Investors around the world have done well investing with Warren Buffett in Berkshire Hathaway Inc. (NYSE: BRK.A)(NYSE: BRK.B). I don’t need to break down Buffett’s accomplishments; they’re already well known. Instead, let’s talk a little about something that I’m surprised more investors don’t do, especially those who don’t want to pick individual stocks. I think that Berkshire is so big and so diversified that it’s a decent proxy of the U.S. economy. Investors who buy shares not only get the diversification, but they also get the greatest investor of all time working for them. Think of it like this: Berkshire…
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Investors around the world have done well investing with Warren Buffett in Berkshire Hathaway Inc. (NYSE: BRK.A)(NYSE: BRK.B). I don’t need to break down Buffett’s accomplishments; they’re already well known.
Instead, let’s talk a little about something that I’m surprised more investors don’t do, especially those who don’t want to pick individual stocks. I think that Berkshire is so big and so diversified that it’s a decent proxy of the U.S. economy. Investors who buy shares not only get the diversification, but they also get the greatest investor of all time working for them.
Think of it like this: Berkshire Hathaway has exposure to just about every sector of U.S. business, perhaps excluding gold. Buffett pays himself an annual salary of $100,000, or 0.0005% of assets. That beats an index fund hands down, plus you’re getting the wisdom of Buffett.
While George Weston Limited (TSX: WN) isn’t exactly the same as Berkshire Hathaway, it’s still a pretty reasonable equivalent for investors looking for something similar covering the Canadian market. Let’s take a closer look at the company and why it belongs in your portfolio.
George Weston is essentially made up of two moving parts, one of which owns a bunch of other moving parts.
The company is the 100% owner of Weston Bakeries, which is one of Canada’s largest suppliers of bread, cakes, cookies, and other assorted goodies. Sales for 2014 should be approximately $2 billion, while operating income should be in the range of $250 million.
And then there’s the big asset, the company’s 46% interest in Loblaw Companies Ltd (TSX: L). Loblaw is Canada’s largest grocery chain, with more than 1,000 corporate and franchised stores located coast to coast. It has a current market cap of $23.8 billion, a number that will be important a little later on.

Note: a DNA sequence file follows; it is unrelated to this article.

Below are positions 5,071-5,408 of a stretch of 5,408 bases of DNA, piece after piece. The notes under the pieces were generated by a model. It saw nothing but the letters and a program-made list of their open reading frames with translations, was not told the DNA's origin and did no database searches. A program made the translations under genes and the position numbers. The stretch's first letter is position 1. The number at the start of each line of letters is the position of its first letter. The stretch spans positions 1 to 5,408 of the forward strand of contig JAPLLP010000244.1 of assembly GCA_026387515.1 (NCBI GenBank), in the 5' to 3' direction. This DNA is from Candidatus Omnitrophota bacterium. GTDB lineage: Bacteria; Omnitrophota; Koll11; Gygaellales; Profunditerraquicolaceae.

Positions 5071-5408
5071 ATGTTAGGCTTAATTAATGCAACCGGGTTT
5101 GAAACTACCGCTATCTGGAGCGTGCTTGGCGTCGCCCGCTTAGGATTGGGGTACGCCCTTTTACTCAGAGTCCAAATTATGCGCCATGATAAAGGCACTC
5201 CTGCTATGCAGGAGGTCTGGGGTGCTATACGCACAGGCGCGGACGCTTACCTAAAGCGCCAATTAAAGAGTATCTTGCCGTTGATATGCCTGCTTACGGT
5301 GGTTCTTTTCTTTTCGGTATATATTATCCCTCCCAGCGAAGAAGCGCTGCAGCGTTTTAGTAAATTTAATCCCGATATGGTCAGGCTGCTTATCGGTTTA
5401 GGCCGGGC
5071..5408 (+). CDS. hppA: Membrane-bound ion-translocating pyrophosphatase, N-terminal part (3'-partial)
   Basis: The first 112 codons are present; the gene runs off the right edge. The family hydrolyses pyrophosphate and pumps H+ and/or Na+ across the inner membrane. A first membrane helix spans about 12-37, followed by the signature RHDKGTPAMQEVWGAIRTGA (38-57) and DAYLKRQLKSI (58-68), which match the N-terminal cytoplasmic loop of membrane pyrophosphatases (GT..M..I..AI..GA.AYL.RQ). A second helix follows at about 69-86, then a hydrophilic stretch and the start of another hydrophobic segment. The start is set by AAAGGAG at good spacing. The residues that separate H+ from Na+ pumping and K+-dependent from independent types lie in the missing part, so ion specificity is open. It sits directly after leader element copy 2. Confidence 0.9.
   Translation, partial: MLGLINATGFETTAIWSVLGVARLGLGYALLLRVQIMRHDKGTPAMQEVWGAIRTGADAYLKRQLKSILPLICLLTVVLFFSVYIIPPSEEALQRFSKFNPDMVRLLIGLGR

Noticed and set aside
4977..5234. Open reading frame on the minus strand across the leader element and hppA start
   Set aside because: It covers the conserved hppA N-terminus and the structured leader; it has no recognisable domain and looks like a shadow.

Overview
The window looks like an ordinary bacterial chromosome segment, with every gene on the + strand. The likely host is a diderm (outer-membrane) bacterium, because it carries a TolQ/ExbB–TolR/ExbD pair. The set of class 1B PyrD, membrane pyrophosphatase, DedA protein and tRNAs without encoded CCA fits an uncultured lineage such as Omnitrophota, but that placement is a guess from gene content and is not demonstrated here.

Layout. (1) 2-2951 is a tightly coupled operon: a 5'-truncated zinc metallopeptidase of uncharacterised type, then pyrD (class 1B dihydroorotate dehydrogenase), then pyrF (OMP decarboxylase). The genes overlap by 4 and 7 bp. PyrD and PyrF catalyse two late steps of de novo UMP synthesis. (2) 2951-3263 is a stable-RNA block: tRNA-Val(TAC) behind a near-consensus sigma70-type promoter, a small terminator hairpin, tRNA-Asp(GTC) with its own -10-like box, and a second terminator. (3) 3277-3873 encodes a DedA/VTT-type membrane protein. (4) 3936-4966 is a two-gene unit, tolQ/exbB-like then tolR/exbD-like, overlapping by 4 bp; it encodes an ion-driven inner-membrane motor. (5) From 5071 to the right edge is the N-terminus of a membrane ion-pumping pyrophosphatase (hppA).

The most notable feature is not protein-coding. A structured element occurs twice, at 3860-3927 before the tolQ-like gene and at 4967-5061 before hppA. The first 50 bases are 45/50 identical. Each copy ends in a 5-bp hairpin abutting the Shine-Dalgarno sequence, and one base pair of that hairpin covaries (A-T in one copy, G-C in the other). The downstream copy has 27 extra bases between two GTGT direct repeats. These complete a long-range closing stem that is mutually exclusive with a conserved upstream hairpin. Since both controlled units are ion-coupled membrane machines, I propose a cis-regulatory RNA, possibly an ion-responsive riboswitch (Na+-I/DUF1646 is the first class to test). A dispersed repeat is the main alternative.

Loblaw isn’t just Canada’s largest grocer. It acquired Shoppers Drug Mart earlier this year, which boosted its retail presence in urban settings, an area where supermarkets are traditionally weak. It also holds an 82% interest in Choice Properties Real Estate Investment Trust (TSX: CHP.UN), which is the company’s best locations rolled into a real estate investment trust. Additionally, Loblaw also has a terrific financial services division, which is practically a bank in itself. It issues credit cards, mortgages, and even customer bank accounts.
So, to review, George Weston offers investors an opportunity to invest in food manufacturing, consumer discretionary, consumer staples, real estate, and financial services, all while buying only one company. It’s not quite as diversified as Berkshire Hathaway, but it’s a good start.
Why it’s a good buy
George Weston has a market cap of $11.75 billion. Remember, it owns 46% of Loblaw, which has a market cap of $23.8 billion. This means that the Loblaw stake alone is worth $10.93 billion.
For an additional $820 million, investors are getting the bread business (which does approximately $2 billion in revenue and $250 million in operating profit), as well as an extra 5.4% of Choice Properties, which it purchased when Loblaw spun off the REIT. At current value, that stake is worth an additional $52 million.
This is why George Weston is more attractive than just buying Loblaw shares. Once you strip out the value of its stake in Loblaw, investors are getting a bread business that earns $250 million per year for just $820 million, plus $52 million worth of shares in Choice properties. A conservative valuation of these businesses puts them at $2.5 billion. Thus, investors are getting $1.7 billion in value for free, which is approximately 15% of the current value of the company.
Conglomerates tend to trade at a bit of a discount, and George Weston is no exception. Still, the company could always acquire another food manufacturer, take Loblaw private, or do something else to unlock shareholder value. Plus, it has a higher dividend than Loblaw. If you’re looking for exposure to the sector, why not buy it at a discount to the sum of its parts?
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Fool contributor Nelson Smith has no position in any stocks mentioned. The Motley Fool owns shares of Berkshire Hathaway.